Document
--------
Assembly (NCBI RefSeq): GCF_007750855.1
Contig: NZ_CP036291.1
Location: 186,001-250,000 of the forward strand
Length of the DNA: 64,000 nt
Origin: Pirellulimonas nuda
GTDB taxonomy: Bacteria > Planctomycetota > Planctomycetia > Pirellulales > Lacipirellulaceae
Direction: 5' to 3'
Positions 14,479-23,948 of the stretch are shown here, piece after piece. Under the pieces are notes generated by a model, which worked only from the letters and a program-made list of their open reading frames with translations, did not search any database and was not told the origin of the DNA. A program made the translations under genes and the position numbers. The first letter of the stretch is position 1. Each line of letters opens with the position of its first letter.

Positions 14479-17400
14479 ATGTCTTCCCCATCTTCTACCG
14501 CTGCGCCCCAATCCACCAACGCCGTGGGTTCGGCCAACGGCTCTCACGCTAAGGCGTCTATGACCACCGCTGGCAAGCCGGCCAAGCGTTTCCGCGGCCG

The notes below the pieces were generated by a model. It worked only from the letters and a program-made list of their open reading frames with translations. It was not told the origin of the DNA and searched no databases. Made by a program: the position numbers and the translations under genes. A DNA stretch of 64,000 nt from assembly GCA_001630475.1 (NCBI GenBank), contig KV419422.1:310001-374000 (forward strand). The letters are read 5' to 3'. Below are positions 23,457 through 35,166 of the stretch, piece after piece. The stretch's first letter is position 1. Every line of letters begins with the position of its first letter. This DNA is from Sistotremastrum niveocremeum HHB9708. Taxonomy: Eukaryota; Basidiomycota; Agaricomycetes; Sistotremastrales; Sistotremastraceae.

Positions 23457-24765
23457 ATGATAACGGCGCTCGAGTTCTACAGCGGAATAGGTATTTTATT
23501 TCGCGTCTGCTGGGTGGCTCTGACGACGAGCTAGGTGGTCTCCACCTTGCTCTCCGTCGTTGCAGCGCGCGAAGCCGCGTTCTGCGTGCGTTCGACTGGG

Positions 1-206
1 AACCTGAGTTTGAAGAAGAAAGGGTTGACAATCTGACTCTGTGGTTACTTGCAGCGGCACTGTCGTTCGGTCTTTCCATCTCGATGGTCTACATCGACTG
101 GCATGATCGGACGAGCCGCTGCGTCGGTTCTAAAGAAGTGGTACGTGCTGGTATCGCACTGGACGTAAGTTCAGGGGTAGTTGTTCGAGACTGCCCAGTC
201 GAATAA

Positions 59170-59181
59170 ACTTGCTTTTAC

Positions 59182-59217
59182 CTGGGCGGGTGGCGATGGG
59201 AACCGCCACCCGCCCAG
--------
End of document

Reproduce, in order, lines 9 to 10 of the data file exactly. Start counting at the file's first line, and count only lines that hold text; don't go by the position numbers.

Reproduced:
Positions 14479-17400
14479 ATGTCTTCCCCATCTTCTACCG